RogerBW's Blog

Thirsty Meeples January 2018 17 January 2018

Back to the boardgame café. With images; cc-by-sa on everything.

We began with A Study in Emerald, a Martin Wallace game. And… it's OK, I guess. It's basically a deckbuilder with very limited ways of removing cards from your deck; although it's theoretically based on the Neil Gaiman short story, the connection with the theme is very loose, and the same mechanics could very easily be used with an entirely different setting.

Beyond the basic "capture cards to get points", there's a game of working out which side the other players are on (because the player in last place causes everyone on their side to lose a chunk of points at the end, in one of several possible endgame reversals); it's implementing the idea of spymasters not really knowing whom to trust, and that part works reasonably well.

But while the decks represent cities across Europe, most of the cards are shuffled into them with no pattern. Doctor Watson is in Cairo? Irene Adler in Madrid? The Fenians in St Petersburg? Zombies? Meh, sure, why not. Mostly they just give you action icons anyway.

I'll play it again now that we have a better idea of what's going on, but I'm not likely to buy it, and I suspect there's not a great deal of long-term enjoyment here.

A recent episode of Our Turn! mentioned The Networks, and we played that next. Players run TV stations, trying to juggle shows, stars and advertisements to maximise viewing figures. But shows and stars have a lifetime, and eventually lose their audience, so you have to decide when to replace them with new ones.

I liked this one a great deal, even though I came in last.

[Buy A Study in Emerald at Amazon] [Buy The Networks at Amazon] and help support the blog.


  1. Posted by Ashley R Pollard at 10:27am on 17 January 2018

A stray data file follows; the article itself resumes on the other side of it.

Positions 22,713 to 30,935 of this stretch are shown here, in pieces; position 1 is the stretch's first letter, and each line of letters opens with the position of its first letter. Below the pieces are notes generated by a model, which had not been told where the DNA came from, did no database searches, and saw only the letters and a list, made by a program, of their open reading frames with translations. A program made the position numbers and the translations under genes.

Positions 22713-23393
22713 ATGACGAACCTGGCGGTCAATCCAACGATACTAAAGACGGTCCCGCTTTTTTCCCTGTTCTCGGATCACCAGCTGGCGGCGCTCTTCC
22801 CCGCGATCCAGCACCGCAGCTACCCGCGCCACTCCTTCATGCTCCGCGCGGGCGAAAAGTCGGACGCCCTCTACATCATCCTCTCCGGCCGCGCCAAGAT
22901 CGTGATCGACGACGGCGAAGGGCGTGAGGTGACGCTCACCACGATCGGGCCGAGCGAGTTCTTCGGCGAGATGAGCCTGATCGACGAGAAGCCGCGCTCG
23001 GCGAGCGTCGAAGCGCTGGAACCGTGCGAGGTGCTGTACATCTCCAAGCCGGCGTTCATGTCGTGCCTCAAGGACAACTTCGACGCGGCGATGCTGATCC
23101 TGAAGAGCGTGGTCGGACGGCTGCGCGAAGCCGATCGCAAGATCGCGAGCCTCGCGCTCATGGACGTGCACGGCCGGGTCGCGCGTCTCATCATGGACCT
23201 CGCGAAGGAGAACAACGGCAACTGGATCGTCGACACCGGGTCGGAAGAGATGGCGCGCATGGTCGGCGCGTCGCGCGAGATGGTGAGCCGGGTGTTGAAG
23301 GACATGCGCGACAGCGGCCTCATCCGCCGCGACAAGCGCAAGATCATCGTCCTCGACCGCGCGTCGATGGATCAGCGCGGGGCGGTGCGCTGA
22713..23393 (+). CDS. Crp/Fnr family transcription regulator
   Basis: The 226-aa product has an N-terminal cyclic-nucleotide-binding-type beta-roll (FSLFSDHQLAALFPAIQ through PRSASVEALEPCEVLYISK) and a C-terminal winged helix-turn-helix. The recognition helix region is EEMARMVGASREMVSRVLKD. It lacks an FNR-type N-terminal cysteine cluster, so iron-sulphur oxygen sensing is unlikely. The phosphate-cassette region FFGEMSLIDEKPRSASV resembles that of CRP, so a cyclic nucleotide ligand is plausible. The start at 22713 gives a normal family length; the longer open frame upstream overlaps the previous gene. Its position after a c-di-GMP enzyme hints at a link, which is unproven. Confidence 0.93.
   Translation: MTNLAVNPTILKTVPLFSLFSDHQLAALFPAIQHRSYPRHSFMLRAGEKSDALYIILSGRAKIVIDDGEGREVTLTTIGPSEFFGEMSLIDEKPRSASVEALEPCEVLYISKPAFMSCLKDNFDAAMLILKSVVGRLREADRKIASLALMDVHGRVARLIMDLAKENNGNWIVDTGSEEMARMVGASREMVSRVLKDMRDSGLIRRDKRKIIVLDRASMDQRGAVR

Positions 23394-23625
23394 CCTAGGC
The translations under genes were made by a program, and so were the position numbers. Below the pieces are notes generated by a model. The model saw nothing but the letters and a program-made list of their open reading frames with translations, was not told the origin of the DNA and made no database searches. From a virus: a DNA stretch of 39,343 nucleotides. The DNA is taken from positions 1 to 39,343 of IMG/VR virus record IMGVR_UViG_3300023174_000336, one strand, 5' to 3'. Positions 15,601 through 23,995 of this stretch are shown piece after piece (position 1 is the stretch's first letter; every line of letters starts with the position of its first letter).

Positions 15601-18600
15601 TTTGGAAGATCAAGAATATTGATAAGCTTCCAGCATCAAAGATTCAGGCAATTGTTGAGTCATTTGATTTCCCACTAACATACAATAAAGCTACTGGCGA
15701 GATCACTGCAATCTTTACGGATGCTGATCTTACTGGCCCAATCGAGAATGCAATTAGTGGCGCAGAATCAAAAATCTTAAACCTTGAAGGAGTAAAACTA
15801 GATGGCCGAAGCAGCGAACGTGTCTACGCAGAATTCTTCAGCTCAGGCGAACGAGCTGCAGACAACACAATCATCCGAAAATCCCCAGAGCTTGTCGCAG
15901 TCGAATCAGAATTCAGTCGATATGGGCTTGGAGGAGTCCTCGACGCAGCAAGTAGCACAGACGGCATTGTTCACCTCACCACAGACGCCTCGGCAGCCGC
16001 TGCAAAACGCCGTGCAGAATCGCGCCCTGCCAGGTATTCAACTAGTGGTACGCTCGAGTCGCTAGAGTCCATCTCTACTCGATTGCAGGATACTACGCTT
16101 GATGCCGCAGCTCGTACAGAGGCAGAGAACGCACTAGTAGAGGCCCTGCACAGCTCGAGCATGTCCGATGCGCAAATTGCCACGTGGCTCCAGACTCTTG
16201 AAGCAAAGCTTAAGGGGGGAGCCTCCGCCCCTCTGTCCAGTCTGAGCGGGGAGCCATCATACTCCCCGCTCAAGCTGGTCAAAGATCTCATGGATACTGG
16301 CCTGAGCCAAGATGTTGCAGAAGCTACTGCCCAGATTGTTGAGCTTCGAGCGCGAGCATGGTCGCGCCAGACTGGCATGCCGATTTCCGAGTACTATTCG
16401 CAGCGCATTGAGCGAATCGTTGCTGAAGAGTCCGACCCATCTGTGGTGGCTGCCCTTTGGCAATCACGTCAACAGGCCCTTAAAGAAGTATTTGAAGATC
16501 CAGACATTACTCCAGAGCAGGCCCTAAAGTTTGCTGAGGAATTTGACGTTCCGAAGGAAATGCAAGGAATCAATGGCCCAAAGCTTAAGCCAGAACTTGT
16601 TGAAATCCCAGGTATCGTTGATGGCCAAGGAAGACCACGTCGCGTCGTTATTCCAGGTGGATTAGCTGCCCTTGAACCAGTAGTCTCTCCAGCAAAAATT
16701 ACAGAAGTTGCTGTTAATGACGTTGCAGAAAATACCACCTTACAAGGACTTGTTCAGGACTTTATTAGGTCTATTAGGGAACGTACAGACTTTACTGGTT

At last, a game I've played that you've reviewed. Yay!

    I played this game several times on two separate games days. I desperately wanted to like it because Sherlock Holmes meets Cthulhu.

    I was left dissatisfied with the game because it appeals to those game players who want to take advantage of the 'edge rules' to win. And doing that sucks all the fun out of the game's theme. Or at least for me, it did. But this is down to my dislike of players whose idea of fun is winning.

  2. Posted by RogerBW at 10:41am on 17 January 2018

    I suspect that the thing I call "abstraction/thematic gap" is what Rich of TfL might call "play the period, not the rules". If a game has a rich theme, I want to do things that match that theme: foil Irene Adler's nefarious plots and recruit her to do nefarious plots for me! Send agents to chase unspeakable monsters down the back alleys of Cairo! Feed the ducks in St James's Park while negotiating with someone I may like but can never trust! What I end up doing in this game is "I'll lift three influence cubes and put one back on the board".

    One of the reasons I gave up Battletech back in the day was that when I thought of it as an exercise in probability, rather than as a simulation of giant stompy robots, I won a lot more.

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